These Lobos were all captured by the U. S. Government Biological Survey, and a few by the Canadian Government, when they completed their extermination about 1920. They are the same wolves which previous to 1920 ranged the plains of the Rocky Mountains, killing cattle and occasionally horses, selecting the fattest and the best, and when they met they frequently killed each other; and were so intolerable that the United States and Canadian Governments united in a war of extermination, which is long since completed, there being none in zoos or in the wild. If they were Timber wolves we would have them all in one large yard which would be better, but being Lobos we are compelled to keep them separated in pairs or they would soon destroy each other.

They mate for life and hunted singly and in pairs, never in packs unless in family groups. They are different from any other wolves, the same as the Grizzly bear is a special bear, and they inhabited the same country. The Indians often called them Grizzly wolves.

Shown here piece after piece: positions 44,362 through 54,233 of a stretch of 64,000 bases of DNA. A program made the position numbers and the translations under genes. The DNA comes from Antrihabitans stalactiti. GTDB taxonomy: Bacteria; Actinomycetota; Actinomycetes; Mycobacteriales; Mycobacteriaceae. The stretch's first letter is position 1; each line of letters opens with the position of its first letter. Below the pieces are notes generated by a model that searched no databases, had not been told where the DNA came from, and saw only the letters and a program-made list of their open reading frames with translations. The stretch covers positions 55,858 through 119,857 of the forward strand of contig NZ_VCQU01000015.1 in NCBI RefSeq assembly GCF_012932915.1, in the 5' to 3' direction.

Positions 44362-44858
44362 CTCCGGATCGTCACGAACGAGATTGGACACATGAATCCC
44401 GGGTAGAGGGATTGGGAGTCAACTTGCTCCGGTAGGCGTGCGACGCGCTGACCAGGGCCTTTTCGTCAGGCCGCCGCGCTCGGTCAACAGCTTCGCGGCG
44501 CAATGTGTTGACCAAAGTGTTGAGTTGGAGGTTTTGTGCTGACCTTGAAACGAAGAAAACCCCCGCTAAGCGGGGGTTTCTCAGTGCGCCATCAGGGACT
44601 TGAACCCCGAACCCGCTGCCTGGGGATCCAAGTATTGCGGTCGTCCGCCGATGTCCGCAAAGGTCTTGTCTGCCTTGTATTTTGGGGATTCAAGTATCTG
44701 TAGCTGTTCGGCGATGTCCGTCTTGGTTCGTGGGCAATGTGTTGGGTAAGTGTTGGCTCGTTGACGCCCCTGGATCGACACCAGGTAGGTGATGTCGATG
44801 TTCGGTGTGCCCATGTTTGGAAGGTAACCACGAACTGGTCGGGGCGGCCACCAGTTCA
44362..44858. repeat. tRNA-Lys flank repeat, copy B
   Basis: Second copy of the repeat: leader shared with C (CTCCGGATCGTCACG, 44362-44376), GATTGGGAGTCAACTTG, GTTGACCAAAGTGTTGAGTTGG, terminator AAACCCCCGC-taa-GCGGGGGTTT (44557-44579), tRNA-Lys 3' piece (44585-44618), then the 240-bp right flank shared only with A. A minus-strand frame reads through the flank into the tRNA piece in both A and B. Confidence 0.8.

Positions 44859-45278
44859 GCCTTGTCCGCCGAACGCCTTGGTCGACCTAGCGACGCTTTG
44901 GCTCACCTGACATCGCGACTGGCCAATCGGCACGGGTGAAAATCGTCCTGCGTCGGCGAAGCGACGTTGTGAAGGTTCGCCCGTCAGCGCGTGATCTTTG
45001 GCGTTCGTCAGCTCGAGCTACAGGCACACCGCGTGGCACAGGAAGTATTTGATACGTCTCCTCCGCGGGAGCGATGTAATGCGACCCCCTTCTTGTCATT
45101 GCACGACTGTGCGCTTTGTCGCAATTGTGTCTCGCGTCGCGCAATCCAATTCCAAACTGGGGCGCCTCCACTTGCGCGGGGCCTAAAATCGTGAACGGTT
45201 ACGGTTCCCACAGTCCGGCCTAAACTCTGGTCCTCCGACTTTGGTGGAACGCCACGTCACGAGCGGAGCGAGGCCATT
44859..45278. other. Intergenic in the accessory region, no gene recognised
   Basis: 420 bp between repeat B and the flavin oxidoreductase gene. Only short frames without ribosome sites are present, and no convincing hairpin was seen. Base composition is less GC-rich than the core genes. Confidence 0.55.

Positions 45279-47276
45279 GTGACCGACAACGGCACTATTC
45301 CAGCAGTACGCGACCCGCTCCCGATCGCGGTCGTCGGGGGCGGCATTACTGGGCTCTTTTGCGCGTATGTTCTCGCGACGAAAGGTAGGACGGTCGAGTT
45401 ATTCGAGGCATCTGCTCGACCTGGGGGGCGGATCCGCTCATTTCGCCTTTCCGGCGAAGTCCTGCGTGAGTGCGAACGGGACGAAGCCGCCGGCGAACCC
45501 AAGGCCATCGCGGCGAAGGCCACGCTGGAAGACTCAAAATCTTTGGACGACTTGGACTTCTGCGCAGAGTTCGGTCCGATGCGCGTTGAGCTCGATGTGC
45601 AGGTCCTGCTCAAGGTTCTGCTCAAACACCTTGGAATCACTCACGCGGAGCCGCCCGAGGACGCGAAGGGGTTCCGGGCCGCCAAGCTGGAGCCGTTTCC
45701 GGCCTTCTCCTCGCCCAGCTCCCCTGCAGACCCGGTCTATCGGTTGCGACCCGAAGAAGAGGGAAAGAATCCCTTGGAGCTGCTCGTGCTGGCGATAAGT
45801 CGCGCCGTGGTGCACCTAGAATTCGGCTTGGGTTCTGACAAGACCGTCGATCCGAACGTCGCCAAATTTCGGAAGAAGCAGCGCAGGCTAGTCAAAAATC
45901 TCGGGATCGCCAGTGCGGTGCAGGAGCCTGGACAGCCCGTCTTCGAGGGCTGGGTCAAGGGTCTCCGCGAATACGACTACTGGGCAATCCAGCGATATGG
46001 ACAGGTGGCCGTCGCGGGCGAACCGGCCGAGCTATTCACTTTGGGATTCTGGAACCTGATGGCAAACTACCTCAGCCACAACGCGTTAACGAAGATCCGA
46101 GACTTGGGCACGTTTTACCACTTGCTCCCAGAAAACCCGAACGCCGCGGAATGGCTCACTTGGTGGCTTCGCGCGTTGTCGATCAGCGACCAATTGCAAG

Theodore Roosevelt, in his book about his ranch in South Dakota, said the Lobos killed many of his cattle, and he got what he considered the best fighting dogs for killing them. They were half Great Dane and half Bull dog. There were nine of them. "They killed many Lobos, but they were always big pups or a small female. They would follow an old Lobo as long as they were with the men on horseback, but if they got ahead of the horses they would come back. One night after following a Lobo all day the men slept, and the Lobo came back and killed all the dogs around the camp fire."

William Hornady, manager of the New York Zoo, in his book, "Minds and Manners of Wild Animals," said the lion is the most reliable, next the tiger and the Russian Timber wolf, and the worst the leopard. He always conceded that the Lobo was more savage than the Russian Timber wolf.